TERT methylation in relation to TERT mRNA

The expression of TERT in GC tissues was analyzed using qRT-PCR. Simple linear regression analysis indicated that TERT mRNA expression correlated positively with TERT methylation, and the coefficient of determination (R2) was 0.562 (P=0.001) (Figure 3). In hypermethylated tumors, the expression levels of TERT mRNA were much higher (2.35±0.48) than in non-hypermethylated tumors (1.82±0.39, P=0.005) (Figure 4).

Figure 3 Regression analysis of TERT mRNA versus TERT methylation (R2=0.562).
Abbreviations: R2, coefficient of determination; TERT, telomerase reverse transcriptase.

Figure 4 Median mRNA levels of TERT between HM and NHM GC tissues.
Note: 5 and 6 are identifiers of two samples in the statistical analysis.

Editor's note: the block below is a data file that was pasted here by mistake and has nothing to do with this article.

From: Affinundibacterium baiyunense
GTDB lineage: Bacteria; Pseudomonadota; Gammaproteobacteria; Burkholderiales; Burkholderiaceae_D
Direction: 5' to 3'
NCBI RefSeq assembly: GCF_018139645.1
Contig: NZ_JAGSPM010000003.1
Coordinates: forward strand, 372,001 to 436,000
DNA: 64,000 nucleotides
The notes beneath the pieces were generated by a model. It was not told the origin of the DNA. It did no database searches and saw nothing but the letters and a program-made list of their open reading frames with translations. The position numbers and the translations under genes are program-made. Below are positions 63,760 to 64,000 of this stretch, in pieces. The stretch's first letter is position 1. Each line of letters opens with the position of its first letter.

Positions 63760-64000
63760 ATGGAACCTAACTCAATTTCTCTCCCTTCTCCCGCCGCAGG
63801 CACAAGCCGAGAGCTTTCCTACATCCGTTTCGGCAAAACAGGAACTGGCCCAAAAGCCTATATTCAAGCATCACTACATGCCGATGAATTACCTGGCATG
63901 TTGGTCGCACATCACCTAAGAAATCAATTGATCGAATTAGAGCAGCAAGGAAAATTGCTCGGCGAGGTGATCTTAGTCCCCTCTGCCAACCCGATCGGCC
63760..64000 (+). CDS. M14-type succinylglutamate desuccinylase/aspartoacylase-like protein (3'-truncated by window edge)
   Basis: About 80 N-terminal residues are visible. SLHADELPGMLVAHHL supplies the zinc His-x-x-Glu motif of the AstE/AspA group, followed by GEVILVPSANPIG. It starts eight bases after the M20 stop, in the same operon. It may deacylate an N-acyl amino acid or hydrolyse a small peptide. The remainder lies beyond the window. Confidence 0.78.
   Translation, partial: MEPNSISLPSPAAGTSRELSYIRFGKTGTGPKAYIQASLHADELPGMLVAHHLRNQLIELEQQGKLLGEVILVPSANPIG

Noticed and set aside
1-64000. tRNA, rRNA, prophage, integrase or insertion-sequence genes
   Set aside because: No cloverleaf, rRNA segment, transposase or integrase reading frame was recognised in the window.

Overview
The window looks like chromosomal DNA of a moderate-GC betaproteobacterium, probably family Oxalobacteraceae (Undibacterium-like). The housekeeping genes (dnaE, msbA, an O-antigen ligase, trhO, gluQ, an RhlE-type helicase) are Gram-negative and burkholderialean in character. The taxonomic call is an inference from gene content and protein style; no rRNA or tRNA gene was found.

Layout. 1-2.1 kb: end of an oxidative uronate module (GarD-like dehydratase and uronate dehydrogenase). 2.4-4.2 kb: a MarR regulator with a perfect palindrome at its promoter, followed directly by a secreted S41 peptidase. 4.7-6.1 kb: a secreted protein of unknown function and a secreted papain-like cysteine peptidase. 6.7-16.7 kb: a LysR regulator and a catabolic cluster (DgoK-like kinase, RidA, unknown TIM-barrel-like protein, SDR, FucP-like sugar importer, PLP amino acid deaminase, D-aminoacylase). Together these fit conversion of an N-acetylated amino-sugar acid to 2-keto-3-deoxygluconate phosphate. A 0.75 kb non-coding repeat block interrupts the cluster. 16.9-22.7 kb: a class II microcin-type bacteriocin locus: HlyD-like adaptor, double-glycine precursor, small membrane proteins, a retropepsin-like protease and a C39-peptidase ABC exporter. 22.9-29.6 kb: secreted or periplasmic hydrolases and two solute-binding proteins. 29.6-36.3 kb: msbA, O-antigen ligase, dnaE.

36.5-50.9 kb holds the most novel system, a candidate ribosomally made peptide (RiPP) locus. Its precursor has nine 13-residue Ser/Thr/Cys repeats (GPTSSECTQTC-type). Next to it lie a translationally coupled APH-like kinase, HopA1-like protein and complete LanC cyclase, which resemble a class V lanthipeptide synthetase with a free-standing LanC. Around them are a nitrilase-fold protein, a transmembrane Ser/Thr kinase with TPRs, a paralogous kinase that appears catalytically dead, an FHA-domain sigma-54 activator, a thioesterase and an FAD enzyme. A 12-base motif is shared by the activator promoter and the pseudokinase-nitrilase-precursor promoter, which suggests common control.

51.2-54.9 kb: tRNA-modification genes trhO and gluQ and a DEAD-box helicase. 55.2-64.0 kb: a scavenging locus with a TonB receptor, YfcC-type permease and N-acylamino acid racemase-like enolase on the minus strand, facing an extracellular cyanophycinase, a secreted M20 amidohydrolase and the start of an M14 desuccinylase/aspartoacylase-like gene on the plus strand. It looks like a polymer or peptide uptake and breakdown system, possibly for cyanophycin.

Abbreviations: GC, gastric cancer; HM, hypermethylation; NHM, non-hypermethylation; TERT, telomerase reverse transcriptase.

TERT methylation in relation to patient prognosis

All the GC patients (N=116) were followed up and their median OS was calculated to be 62.2 months (95% CI: 48.3–76.1). Using univariate analysis, we found that TERT-non-hypermethylation patients lived longer than TERT-hypermethylation patients (mean OS: 64.1 vs 44.0 months, P=0.004) (Figure 5). N0–N2 patients showed better OS than N3 patients (mean OS: 69.6 vs 47.3 months, P=0.002) (Figure 6). Other clinicopathological parameters such as age, sex, histological grade, gastric wall invasion, and lymphovascular/neural invasion did not have any impact on the prognosis (Table 3). Moreover, multivariate analysis using the Cox proportional hazards model showed that lymph node metastasis (P=0.013) and TERT methylation (P=0.031) were independent prognostic factors of GC (Table 3).

Figure 5 Comparison of survival curves based on TERT methylation.
Abbreviations: HM, hypermethylation; NHM, non-hypermethylation; TERT, telomerase reverse transcriptase.

Figure 6 Comparison of survival curves based on lymph node metastasis.

Table 3 Univariate and multivariate analysis of the prognostic significance of individual clinicopathological characteristics on overall survival